"But we were still beings touched by Chaos, and when the Old Gods created the Legacy, we fell into hibernation with the Chaos Spawn."
"The Ring woke you," the Queen whispered. "Like it woke the dragon."
Orath nodded but didn't speak, knowing the less he said the better. His lies would carry more weight if the Queen believed she was figuring things out for herself.
"You spoke of an alliance," she added, urging him to continue.
"I can help you reclaim what is rightfully yours. I can help you get the Ring back."
"Why do you want to help us?" Andar demanded. "What do you get out of this alliance?"
This one doesn't trust me, Orath thought. The aura worked better on some than others. But he didn't need to win him over. The High Sorcerer's loyalty to his monarch would compel him to follow her orders despite his personal doubts.
"For centuries you and your line kept the Ring safe," Orath said, ignoring Andar and addressing the Queen. "You kept its power in check. Now it is in the hands of one who has no idea of how to properly control Chaos.
"What happened to your city was only the beginning," he continued. "If used again, the Ring's power will awaken armies of sleeping Chaos Spawn. They will unleash death and devastation across the world on a scale you cannot even fathom.
"I witnessed one Cataclysm. I know another will destroy the world, and me along with it."
"How do we know you don't want the Ring for yourself?" Andar asked.
"It would destroy me if I tried to use it," Orath admitted, countering the question with a half-truth. Using any of Daemron's three Talismans by itself was dangerous and unpredictable. Their powers were meant to be used in concert, with each artifact balancing out the other two. He would only dare to unleash their power once he possessed the Ring, the Sword, and the Crown.
"If I could take the Ring myself, I would," the Minion said. "To keep it safe," he quickly added. "But I'm not strong enough to stand against one who wields its power on my own. And neither is your kingdom."
He sensed her uncertainty, her confusion, her fear. His spell wasn't strong enough to compel someone to obey, but it could push them in a direction they were already leaning. She was lost, and she was looking for someone to tell her what to do.
"Do you believe we can get it back if we work together?" the Queen wanted to know.
"That depends on you, my Queen," Orath said with a bow. "How far are you willing to go to protect your people? What are you willing to do to reclaim the Ring?"
"Anything," Rianna promised. "Anything."
Keegan couldn't move. He lay paralyzed on the battlefield that had once been a beach, surrounded by the bodies of the dead. Not all the bodies were human. Above him stood a towering figure bathed in Chaos fire, the blue flames so intense they burned Keegan's eyes. A deafening roar drowned out all other noise-the sound of the Legacy crumbling.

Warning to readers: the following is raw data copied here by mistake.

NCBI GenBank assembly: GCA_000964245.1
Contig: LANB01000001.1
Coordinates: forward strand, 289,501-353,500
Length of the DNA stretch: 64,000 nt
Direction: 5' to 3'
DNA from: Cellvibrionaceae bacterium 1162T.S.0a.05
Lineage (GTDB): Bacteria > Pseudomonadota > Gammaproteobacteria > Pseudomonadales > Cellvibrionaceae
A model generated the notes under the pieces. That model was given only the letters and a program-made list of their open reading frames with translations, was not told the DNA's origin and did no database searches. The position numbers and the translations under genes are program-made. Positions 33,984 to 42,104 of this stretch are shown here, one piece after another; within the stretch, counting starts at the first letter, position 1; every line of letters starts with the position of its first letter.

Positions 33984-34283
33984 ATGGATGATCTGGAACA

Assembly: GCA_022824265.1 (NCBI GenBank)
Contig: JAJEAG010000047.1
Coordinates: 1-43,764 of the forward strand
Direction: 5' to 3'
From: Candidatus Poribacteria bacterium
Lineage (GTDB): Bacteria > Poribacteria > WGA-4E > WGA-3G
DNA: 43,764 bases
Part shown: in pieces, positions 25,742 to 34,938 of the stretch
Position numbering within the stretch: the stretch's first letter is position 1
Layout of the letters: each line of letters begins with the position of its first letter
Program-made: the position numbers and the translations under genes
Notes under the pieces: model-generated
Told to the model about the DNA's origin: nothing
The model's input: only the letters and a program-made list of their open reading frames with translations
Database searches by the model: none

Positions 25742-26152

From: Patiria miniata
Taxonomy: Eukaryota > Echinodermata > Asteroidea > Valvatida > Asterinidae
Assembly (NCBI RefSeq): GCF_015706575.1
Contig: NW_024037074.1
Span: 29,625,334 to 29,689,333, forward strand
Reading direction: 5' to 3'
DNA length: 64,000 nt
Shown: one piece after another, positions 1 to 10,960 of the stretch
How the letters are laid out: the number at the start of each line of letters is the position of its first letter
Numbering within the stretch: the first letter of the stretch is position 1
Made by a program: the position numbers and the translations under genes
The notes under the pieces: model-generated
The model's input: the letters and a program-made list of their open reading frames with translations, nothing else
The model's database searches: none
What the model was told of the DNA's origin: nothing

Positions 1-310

Terrified and helpless, the young wizard couldn't look away-an unwilling witness to the fury of the Talismans' full power finally unleashed.
He woke with a start, his heart pounding and beads of sweat trickling down his forehead. The stump of his left arm throbbed with heat and pain, and he could feel the phantom fingers of his missing left hand clenching and unclenching involuntarily in response to the nightmare.
In the flickering light of the campfire's dying embers, he could just make out Vaaler's form crouched beside him.
"What's wrong?" his friend asked. "Are you okay?"
Taking a deep breath to calm himself, Keegan muttered, "It's nothing. Just a bad dream."
"Your dreams are more than nothing," the exiled Danaan prince reminded him.
"I'm tired," Keegan protested, cradling his stump in his other arm and rolling over to turn his back to Vaaler. "I need to rest."
After a few moments, Vaaler got up and walked to the other side of the camp, leaving him alone. Sleep came again quickly, and mercifully the dream did not return.
Scythe tossed and turned, her mind churning. When she heard Keegan thrashing and moaning in his sleep, she almost got up to check on him. But Vaaler beat her to it, so she decided to stay where she was.
Having Norr sound asleep beside her only made things worse. Normally the deep, rhythmic rumbles of his breathing helped her drift off, but tonight they had the opposite effect.
It's not his fault, she chided herself. It's this whole damn situation.
Unlike her barbarian lover, who could have snored his way through the Cataclysm, her nights had been spent in restless worry since the five of them had fled the destruction of Ferlhame.
Excerpted from The Scorched Earth by Drew Karpyshyn. Copyright © 2014 by Drew Karpyshyn. Excerpted by permission of Del Rey, a division of Random House LLC. All rights reserved. No part of this excerpt may be reproduced or reprinted without permission in writing from the publisher.